#5
    Oneiron339
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    RE: Beef Brisket 2003/08/07 09:19:05 (permalink)
    Similar to the above, I smoked an 11 lb. brisket on July 4th. Took 24 hrs @ 200 deg. in the smoker. Started by slathering the meat w/ yellow mustard, applying a dry rub as above, soaked hickory chunks on the hot coals, and cooked away over mostly oak wood for the 24 hrs., actual "smoke" time was the first 3-4 hours. Let it rest in foil for 30 minutes before slicing -against the grain of course. It was alot of tending to keep the temp. low, but in the end it was worth it. Best brisket I've ever done. Next time, though, I will choose a smaller cut to reduce time. Low and slow is the key.
    #6
    Willly
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    RE: Beef Brisket 2003/08/07 10:32:35 (permalink)
    I'm not a big fan of anything but salt and pepper on my brisket. If possible, get a packer's cut brisket which includes the fattier point which lies on top of the flat -- it is basically self basting. I like to keep my smoker at between 225 and 250 -- I think 200 doesn't bring the meat to a safe temp soon enough, and you could end up with food poisoning. Oak or hickory for the smoking wood -- i don't like mesquite. Cook to an internal temp of 190 - this way the collegen is broken down. I only foil them after they are done, letting them rest for about an hour.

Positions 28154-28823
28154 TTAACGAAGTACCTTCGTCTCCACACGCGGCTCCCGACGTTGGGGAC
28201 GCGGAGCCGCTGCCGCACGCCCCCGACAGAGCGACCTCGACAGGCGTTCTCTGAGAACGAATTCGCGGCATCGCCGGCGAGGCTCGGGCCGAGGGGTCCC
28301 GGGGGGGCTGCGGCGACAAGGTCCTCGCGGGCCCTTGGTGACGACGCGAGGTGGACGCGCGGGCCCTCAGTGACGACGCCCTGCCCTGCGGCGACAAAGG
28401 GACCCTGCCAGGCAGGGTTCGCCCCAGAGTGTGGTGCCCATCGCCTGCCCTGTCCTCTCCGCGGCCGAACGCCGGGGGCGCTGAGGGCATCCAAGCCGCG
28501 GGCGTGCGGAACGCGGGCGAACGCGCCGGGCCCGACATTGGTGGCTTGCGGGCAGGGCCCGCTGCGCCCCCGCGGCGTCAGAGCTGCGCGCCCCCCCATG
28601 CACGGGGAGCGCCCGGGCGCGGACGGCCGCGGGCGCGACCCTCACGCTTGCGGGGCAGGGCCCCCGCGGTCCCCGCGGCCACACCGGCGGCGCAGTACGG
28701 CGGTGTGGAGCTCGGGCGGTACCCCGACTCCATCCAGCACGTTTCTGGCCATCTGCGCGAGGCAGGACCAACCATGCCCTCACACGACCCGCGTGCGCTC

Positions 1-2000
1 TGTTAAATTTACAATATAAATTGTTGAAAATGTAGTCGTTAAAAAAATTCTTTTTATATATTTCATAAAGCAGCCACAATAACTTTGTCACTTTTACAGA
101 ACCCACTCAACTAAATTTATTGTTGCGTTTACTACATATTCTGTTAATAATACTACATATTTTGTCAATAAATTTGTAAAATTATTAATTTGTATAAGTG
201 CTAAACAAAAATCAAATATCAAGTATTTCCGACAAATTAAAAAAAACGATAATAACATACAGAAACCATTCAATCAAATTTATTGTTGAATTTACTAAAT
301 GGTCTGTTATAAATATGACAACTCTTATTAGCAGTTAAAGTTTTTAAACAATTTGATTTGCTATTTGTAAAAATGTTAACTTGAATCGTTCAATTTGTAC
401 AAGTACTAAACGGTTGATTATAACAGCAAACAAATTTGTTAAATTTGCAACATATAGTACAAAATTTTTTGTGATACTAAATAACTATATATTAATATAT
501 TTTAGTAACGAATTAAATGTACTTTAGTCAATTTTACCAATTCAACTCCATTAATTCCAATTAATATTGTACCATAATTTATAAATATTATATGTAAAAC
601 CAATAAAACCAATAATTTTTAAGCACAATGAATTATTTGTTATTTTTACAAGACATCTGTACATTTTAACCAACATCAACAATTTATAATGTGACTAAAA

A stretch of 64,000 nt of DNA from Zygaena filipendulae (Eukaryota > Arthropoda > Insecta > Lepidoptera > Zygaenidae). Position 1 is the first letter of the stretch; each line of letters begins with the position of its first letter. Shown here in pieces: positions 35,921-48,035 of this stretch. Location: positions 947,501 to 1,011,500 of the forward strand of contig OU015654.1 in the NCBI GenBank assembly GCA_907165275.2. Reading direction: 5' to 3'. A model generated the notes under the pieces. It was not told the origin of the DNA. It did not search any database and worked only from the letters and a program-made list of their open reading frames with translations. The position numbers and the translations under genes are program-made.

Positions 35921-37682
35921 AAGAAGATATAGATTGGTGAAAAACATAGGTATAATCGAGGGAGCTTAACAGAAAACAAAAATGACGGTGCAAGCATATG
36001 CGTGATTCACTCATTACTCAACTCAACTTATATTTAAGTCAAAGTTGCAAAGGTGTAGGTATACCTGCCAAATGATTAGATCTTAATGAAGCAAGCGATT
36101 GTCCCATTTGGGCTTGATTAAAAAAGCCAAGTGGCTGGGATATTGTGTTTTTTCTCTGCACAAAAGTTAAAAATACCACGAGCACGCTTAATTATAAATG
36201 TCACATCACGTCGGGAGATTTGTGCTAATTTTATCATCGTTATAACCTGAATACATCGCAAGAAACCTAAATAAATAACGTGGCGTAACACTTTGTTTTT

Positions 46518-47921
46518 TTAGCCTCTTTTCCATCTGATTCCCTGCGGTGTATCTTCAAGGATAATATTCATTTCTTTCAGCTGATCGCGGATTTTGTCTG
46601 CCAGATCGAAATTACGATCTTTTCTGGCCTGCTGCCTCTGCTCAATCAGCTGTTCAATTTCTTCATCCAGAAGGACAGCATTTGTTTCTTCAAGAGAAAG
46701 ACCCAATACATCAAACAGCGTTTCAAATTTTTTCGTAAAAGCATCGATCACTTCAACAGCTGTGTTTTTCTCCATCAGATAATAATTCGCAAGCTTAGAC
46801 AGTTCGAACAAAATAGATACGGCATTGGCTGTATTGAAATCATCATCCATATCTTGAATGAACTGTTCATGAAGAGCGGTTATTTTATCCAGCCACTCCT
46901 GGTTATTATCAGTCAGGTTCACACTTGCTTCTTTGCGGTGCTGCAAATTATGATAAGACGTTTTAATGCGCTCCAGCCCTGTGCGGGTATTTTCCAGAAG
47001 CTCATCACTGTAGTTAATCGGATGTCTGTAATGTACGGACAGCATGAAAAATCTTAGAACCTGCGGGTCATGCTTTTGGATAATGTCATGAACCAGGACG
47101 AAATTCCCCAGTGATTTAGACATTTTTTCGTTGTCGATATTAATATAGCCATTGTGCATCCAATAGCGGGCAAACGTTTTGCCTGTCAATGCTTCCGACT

Sauce is up to you.
    #7
    Oneiron339
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    RE: Beef Brisket 2003/08/07 10:59:48 (permalink)
    Willy, a point on the food poisoning. Most food poison problems occur in gound beef since the contaminated surfaces are ground back into the mixture. Cut surfaces on steaks, and roasts and briskets, if contaminated at all will be effectively heated beyond the 140 deg. necessary to kill toxins. In these cuts, contaminants rarely get below the surface unless kept out of refrigeration for too long.
    #8
    ocdreamr
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    RE: Beef Brisket 2003/08/07 14:26:37 (permalink)
    quote:
    Originally posted by oneiron339

    Let it rest in foil for 30 minutes before slicing -against the grain of course.


    The way it is sliced is a major contributor to wether it is tender or not. I always found it hard to tell the grain once it was cooked, easy on the raw piece but often hard to find once done. then somewhere (wish I could credit where) I heard the tip to cut into the meat about 2 inches deep (yeah I know 2 in sounds like a big slash but remember this meat is going to shrink in cooking) on one end, cutting parallel to the grain, after it is cooked you have a built in guide so to speak to get you started, once you start cutting it's easy to follow the grain as it turns.
    #9
    Blower